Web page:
Abstract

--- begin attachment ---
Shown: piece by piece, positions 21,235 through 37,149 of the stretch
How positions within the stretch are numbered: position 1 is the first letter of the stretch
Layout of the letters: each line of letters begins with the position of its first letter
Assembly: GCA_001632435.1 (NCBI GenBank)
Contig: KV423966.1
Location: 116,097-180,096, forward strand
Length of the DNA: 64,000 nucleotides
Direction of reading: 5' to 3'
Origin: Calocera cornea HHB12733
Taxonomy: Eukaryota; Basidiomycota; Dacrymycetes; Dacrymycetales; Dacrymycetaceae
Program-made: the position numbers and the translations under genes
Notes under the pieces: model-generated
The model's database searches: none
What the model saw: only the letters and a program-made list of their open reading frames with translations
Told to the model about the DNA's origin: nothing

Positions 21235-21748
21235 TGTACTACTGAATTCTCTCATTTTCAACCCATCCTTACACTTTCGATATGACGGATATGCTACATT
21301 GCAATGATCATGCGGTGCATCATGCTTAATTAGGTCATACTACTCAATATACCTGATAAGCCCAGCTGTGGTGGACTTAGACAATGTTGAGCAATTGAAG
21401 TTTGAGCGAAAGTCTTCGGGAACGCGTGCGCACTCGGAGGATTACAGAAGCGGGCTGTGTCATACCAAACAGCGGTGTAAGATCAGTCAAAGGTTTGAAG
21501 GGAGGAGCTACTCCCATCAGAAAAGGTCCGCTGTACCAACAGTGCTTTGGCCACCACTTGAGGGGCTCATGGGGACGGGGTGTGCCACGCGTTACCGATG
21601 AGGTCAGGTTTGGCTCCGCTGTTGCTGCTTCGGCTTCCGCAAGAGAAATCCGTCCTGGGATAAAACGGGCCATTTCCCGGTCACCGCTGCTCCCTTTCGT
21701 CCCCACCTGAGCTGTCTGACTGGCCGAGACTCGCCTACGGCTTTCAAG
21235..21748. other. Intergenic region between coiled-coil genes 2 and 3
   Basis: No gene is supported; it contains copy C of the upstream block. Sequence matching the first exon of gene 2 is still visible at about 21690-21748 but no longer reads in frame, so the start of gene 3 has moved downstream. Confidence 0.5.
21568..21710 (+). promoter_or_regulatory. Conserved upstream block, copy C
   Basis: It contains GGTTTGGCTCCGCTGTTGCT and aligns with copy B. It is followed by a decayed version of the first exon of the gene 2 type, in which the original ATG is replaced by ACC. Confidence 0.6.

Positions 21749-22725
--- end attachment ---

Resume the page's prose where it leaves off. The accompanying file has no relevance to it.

The capacity of T lymphocytes from patients with B cell chronic lymphocytic leukemia (B-CLL) to release interleukin 2 (IL 2) and interferon (IFN)-gamma was assessed following various stimuli. The spontaneous release of IL 2 and IFN-gamma was practically absent both with B-CLL and normal T lymphocytes. By contrast, after stimulation with phytohemagglutinin (PHA) or with PHA plus 12-O- tetradecanoylphorbol-13-acetate, the production of IL 2 and IFN-gamma by B-CLL T lymphocytes was similar to that of normal T lymphocytes, irrespective of the reversed T lymphocyte subset distribution (OKT4/OKT8 ratio) observed in B-CLL. However, the titer of IL 2 was greatly reduced when autologous leukemic B cells were added to the culture system. Unlike IL 2, the presence of leukemic B cells did not affect the titer of IFN-gamma in the culture supernatants. The indication that IL 2 may be adsorbed in vivo by the neoplastic B cells was further confirmed by the demonstration of the IL 2 receptor (revealed by anti-Tac monoclonal antibody) on the leukemic B cells, particularly following mitogenic stimulation, and by the evidence that exogenous IL 2 can be directly absorbed by untreated B-CLL T lymphocytes to release IFN-gamma and IL 2 is preserved, but that IL 2 may be rapidly removed by the neoplastic B-CLL cells, thus contributing to the well-documented T lymphocyte abnormalities present in this disease.

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